Do you buy a house? Do these three things before you get a mortgage, according to this Mortgage Manager

For a new home buyer, applying for a mortgage can be both exciting and stressful. The paperwork involved can be dizzy. A CEO of Mortgage spoke to MarketWatch about his top three tips that might help potential homebuyers.

Before committing to a mortgage, home shoppers need to research more information about the different types of mortgages available, as well as clarify their goals, said Greg Schwartz, co-founder and CEO of Tomo Mortgage in Stamford, Connecticut.

Greg Schwartz, Co-Founder and CEO of Tomo Mortgage.

Photo by Tommo Morgate

Tomo Mortgage is a mortgage originator and is licensed in 19 states. The company hopes to digitize the mortgage process and reduce costs, like fees and the like, for homebuyers, as well as speed up the process.

In an interview with MarketWatch, Schwartz said that instead of just going to your broker with a bunch of financial documents, which can take six or seven days to get pre-approved, companies like Tomo are streamlining the process, and everything is pulled from databases via The Internet, which greatly reduces the time it takes to get a mortgage pre-approval.

Earlier this month, Tomo launched a product that can get potential homeowners approved for a mortgage in 3 to 4 minutes, Schwartz said.

After working at Zillow, Schwartz said he “fell in love with the mortgage industry,” which he admits isn’t an honest sentiment for many. “I found the complexity, the capital market element, the cost structure very interesting in this industry, which is not widely needed,” Schwartz said.

With prices twice as high as they were a year ago, homebuyers are looking for a good deal. Here are the top three things Schwartz should do when looking for a mortgage:

Tip #1: Get a loan estimate

First, look for transparency, Schwartz said. This starts with getting an estimate for the loan.

A loan estimate is a three-page form that you get after you apply for a mortgage, but before your application is approved or denied, according to the Consumer Financial Protection Bureau.

This loan title provides information such as the estimated interest rate, monthly payment, total closing costs, taxes, insurance, etc.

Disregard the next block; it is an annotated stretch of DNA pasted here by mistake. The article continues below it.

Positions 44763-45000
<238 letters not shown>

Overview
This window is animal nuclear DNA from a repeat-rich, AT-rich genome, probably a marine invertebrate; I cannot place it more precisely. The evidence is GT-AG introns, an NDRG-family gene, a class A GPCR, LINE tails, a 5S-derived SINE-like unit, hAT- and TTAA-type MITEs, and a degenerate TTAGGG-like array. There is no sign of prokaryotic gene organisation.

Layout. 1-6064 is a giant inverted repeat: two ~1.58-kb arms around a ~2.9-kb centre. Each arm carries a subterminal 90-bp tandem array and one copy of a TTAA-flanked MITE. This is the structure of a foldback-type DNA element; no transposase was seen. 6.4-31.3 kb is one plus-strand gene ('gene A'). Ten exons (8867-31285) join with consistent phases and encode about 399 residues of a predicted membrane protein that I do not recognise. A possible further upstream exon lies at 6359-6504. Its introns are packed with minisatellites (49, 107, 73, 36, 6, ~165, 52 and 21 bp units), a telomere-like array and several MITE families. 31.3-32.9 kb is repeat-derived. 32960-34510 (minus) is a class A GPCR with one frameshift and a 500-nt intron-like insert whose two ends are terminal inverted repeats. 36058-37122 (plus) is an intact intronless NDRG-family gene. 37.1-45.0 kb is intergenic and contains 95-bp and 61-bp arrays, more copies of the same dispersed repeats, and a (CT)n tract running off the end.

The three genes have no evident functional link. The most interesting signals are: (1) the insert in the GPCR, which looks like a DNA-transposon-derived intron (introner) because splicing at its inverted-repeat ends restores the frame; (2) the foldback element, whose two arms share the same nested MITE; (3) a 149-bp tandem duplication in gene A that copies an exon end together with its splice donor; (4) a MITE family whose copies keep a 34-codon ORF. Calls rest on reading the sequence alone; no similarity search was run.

“We recommend clients look at multiple loan scenarios, based specifically on how much money they’re willing to put toward down payments.”


– Greg Schwartz, Tomo Mortgage

Getting appreciated is something I “recommend to every family member, everyone I talk to,” Schwartz said.

If you have multiple loan estimates, you can compare them and see which lender is offering you the best deal. And if a lender is offering a lower rate than usual, you can use that offer to shop around with others and negotiate.

“It would be the one thing,” Schwartz said, “to ask every friend, every family member, every reader of yours — to always get a loan estimate.”

Second tip: ask about loan scenarios

Schwartz’s second tip is to ask your lender for different scenarios. And by that he means, what happens when you put in different amounts, or if you add different sources of income, etc.

“We recommend clients look at multiple loan scenarios, based specifically on how much money they’re willing to put down payments,” Schwartz said.

He explained, “There are gradual changes in the size of the loan that are already causing large and large differences in prices that can reach one-eighth of the point difference in prices.”

People should ask the lender to run the scenarios, like what happens when they drop 20%, versus 25%, or 15%, and see what happens to their monthly. They can also ask them how much their mortgage loans change when their sources of income change.

Also look at the points at which a potential borrower can charge a fee to lower the mortgage rate, Schwartz said. Sometimes you can lower your price by a quarter of a point or more.

Stressed out, ask your lender to break these scenarios down into an Excel spreadsheet, or something similar, and see what your liabilities are.

Tip #3: Be realistic about how long you will be living in the house

Finally, find out what your plan is with the home you’re looking to buy.

“Be realistic about how long you spend in your home. It has a substantial effect on what a mortgage will cost you,” Schwartz said.

If you’re going to be in the house for more than five years, look at the points, Schwartz said.

But if you know you’ll be there for less than five years, an adjustable rate mortgage may be better for you, and it will save you some money.

Also, be honest with your partner, or whomever you’re buying the home with, about how long you’re likely to be in the house.

Do you have ideas about the housing market? Write to MarketWatch reporter Aarthi Swaminathan at aarthi@marketwatch.com

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